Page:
The firm of Kerley, Walsh, Matera & Cinquemani, P.C. has vast experience in Guardianship matters. Whether your loved one requires a guardian as a result of having a child with special needs, or a family member develops cognitive limitations after becoming an adult through age-related issues, or as a result of an accident or illness, our attorneys are available to commence the appropriate guardianship proceeding and assist you and your loved ones through the guardianship process.
Children or adults with special needs, in some cases, are unable to independently care for themselves without the assistance of others. Those children may require the appointment of a legal guardian when they reach the age of 18. Parents of special needs children are the natural guardians of their children until the age of 18, when the law considers everyone an adult. Parents of children with special needs, who are over the age of 18, may find themselves turned away from access to their child’s medical or school records, solely as a result of age, notwithstanding any knowledge of underlying special needs. These guardianships are typically handled in the Surrogate’s Court of the County in which the special needs individual resides.
Adult guardianships are individuals who develop cognitive and/or functional limitations later in life, either from the progression of age, or a more acute, traumatic event such as an accident or illness, which may require the appointment of a Guardian as well. These guardianships are handled primarily in the Supreme Court of the County in which the individual resides. Our attorneys have experience with all facets of these guardianships, governed by Article 81 of the Mental Hygiene Law, and are very often appointed by the Court to serve in various capacities on behalf of, and to protect the rights of, individuals who are alleged to be incapacitated.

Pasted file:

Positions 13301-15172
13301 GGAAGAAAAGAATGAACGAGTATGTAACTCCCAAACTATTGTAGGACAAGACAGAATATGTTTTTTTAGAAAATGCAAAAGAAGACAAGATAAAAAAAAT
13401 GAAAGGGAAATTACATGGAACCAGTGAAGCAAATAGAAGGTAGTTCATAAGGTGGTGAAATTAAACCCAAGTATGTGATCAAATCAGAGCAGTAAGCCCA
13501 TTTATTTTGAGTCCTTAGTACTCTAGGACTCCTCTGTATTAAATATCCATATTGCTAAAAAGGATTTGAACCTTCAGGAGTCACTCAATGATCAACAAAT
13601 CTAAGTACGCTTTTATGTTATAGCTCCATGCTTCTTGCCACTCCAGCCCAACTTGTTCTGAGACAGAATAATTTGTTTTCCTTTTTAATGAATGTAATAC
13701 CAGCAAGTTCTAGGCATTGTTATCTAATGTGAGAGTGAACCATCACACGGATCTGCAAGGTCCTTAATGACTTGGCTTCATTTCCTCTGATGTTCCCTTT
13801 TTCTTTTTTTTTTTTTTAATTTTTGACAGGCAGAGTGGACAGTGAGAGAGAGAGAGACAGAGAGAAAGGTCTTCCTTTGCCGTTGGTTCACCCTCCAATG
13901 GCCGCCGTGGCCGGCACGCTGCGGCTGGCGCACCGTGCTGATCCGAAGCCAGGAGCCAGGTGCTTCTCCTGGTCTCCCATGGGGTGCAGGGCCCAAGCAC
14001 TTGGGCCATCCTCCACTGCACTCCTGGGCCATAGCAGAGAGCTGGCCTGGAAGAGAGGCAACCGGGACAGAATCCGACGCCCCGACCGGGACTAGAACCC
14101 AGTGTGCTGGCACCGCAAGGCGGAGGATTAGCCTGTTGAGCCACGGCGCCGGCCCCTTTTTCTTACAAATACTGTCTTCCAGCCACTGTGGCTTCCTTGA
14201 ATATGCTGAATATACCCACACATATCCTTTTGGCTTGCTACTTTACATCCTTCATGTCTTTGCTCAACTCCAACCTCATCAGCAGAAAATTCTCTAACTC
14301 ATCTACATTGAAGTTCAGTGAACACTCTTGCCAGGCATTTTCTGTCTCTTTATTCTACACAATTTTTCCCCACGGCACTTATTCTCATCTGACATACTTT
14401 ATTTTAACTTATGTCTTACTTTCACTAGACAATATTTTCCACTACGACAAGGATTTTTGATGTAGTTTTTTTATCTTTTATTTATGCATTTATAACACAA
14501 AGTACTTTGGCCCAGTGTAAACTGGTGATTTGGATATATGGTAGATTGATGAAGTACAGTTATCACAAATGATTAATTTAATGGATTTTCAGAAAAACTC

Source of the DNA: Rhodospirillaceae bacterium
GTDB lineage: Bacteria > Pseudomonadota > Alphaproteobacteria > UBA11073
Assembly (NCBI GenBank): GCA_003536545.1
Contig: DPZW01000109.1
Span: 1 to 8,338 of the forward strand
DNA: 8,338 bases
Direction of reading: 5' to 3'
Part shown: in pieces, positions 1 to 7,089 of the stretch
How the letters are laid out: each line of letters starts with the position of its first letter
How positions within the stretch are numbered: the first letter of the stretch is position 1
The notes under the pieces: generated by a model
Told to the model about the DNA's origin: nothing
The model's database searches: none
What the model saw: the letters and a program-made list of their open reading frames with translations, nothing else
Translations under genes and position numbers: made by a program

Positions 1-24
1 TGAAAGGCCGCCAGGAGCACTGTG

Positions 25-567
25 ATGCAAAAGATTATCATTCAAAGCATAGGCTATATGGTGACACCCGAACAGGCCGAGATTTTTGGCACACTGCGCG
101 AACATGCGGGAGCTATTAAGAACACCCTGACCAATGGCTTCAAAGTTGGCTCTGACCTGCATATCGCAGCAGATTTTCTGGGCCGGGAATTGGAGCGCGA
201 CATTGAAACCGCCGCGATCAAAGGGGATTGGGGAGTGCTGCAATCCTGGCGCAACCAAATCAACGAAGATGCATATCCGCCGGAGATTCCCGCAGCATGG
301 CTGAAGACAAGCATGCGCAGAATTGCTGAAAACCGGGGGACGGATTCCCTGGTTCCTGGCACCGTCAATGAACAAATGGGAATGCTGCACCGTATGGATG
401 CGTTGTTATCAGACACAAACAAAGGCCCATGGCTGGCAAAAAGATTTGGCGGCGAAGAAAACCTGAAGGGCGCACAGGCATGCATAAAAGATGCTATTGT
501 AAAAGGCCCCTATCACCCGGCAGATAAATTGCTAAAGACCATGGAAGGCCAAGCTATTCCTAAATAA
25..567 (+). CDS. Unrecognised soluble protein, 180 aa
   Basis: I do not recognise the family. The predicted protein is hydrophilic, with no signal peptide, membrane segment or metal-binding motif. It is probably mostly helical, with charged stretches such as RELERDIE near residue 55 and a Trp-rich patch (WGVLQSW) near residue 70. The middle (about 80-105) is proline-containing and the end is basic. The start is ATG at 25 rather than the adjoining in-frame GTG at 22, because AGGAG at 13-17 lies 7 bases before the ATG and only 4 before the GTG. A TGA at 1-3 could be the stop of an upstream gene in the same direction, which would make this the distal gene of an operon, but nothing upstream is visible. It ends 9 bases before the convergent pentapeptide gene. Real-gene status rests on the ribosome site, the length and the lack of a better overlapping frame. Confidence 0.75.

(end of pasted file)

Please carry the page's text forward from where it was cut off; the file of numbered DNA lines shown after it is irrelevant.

Additionally, when a minor child, or an individual who requires a guardian, inherits assets through an estate proceeding, or is the recipient of assets by other means, the Surrogate’s Court or Supreme Court of the County handling the estate proceeding, may require that a guardian be appointed to manage those inherited assets, generally, until the child turns 18.